Ice hockey is Canada’s most popular sport, with more and more individuals taking interest in the game over the past decade. However, it’s also one of the most dangerous contact sports, with both amateur and professional athletes sustaining serious injuries because of the game.
Whiplash injuries can occur when there’s a sudden acceleration and deceleration of your head and neck. It can be a quick forward and backwards motion or side to side. Typically, athletes experience whiplash when they’re tackled unexpectedly or suffer a fall, causing their neck to jerk with forcibly. The sudden movement may cause injury to the cervical ligaments, joints, discs and soft tissue surrounding the head and neck.
Whiplash injuries can often go unnoticed for up to a day because the symptoms aren’t always directly associated with neck pain. You may also experience headaches, neck stiffness, increased muscle tension or tightness in the neck and shoulders, or numbness/tingling down your arms. However, it’s crucial to identify the symptoms in a timely manner in order to treat the condition to prevent any long-lasting impairments or chronic pain that may develop if the injury is left unaddressed.
The anterior cruciate ligament (ACL) and posterior cruciate ligament (PCL) are two ligaments inside the knee and they are responsible for providing stability to the knee, especially during movement. The ACL and PCL can be torn (partial or full) in both contact and non-contact situations. Injury to an athlete’s ACL/PCL can occur when there’s direct contact (e.g. a player falling onto another’s knee) or when the athlete is pivoting/twisting when their foot is planted or when their knee is hyperextended. After an ACL/PCL sprain, it may become very swollen and it might feel “unstable” when you try to stand and walk. You may have also heard a “popping” sound at the time of injury. If you suspect an ACL/PCL injury or have a very painful and swollen knee, please see a health care professional as soon as possible to receive the proper treatment.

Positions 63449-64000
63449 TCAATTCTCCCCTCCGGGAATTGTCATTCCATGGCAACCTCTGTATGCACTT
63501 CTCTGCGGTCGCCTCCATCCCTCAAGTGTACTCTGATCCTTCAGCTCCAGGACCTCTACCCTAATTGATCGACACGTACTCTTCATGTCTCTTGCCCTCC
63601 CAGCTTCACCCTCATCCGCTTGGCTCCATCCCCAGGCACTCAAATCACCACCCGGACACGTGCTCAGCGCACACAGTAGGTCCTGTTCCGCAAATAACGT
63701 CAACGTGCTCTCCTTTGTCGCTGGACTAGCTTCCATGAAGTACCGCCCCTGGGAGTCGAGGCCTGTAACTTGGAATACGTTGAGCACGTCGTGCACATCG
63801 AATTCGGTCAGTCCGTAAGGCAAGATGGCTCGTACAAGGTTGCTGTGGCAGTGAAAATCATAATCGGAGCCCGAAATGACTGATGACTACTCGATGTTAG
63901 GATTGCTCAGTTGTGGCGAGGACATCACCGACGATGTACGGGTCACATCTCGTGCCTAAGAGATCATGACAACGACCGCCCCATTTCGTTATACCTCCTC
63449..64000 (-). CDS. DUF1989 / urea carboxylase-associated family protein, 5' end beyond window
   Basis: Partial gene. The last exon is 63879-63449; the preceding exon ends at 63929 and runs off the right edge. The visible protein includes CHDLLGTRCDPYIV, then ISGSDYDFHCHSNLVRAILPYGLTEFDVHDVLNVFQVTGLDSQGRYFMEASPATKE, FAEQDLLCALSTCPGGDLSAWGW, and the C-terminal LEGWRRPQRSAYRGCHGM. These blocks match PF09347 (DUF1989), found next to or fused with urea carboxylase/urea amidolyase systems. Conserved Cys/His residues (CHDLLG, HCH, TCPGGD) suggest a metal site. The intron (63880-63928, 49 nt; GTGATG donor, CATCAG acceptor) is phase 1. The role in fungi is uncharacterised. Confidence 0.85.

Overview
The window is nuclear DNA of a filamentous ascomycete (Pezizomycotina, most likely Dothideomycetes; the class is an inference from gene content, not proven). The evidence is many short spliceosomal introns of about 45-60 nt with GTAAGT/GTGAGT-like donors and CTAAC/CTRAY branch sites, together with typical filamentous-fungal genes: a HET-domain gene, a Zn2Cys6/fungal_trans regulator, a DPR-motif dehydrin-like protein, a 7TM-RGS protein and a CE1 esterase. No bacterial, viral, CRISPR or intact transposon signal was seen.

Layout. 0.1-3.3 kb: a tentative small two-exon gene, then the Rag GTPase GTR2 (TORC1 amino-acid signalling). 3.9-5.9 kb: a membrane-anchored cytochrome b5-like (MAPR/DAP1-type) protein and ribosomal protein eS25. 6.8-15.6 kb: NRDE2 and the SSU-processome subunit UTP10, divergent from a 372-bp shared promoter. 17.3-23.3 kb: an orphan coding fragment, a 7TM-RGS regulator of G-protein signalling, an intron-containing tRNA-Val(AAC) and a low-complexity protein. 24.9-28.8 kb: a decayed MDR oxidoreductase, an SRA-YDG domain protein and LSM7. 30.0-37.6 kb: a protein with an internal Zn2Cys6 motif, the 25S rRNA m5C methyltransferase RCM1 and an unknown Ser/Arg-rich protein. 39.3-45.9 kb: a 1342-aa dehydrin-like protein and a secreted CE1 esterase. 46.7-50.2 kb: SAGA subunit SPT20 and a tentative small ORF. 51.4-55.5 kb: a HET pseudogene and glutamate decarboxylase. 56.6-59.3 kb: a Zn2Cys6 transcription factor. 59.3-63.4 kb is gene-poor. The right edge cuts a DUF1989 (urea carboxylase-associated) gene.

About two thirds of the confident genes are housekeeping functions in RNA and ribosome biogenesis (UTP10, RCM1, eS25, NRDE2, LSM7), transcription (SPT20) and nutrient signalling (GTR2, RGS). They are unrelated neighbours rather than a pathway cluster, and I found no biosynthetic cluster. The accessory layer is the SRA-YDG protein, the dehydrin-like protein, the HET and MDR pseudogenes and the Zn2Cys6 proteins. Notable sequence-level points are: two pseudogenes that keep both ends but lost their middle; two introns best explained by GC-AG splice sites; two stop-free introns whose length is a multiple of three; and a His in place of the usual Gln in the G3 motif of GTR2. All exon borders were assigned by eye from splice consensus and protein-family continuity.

Ankle injuries are all too common for hockey players. Skating your way across the ice tends or making contact with another player can cause you to twist and turn your ankle at odd angles. This can cause the ligaments in your ankle to stretch beyond their capacity and tear. Ligamentous injuries can range from mild to severe. Some indications that you may have injured your ankle are: pain, swelling, difficulty putting weight onto your ankle and limited ankle movement.
If you believe you have injured your ankle, please see a health care professional such as your family doctor or physiotherapist to assess your ankle injury and provide you with various treatment options to help you get back to playing hockey.
How to Prevent Hockey Injuries
Although they aren’t entirely avoidable, there are a few things that can reduce the chances of painful injuries:
- Participating in a comprehensive warm-up routine prior to practice and games. Warm-up exercises may include a light jog/skate, dynamic stretching and strengthening or balance exercises.
- The warm-up routine should be sport-specific and emphasize the muscle groups that will be used most during the game.
- Wearing well-fitted and proper safety gear/equipment
Sports & Exercise Medicine Institute clinics assist with sports medicine and physiotherapy. Located in St. Claire, Thornhill, Sheppard, and greater Toronto, they offer a myriad of services. These include active release techniques, sports massage, and sports podiatry among others.
Get in touch with their team by calling at 1-844-223-7364 to learn more about their services!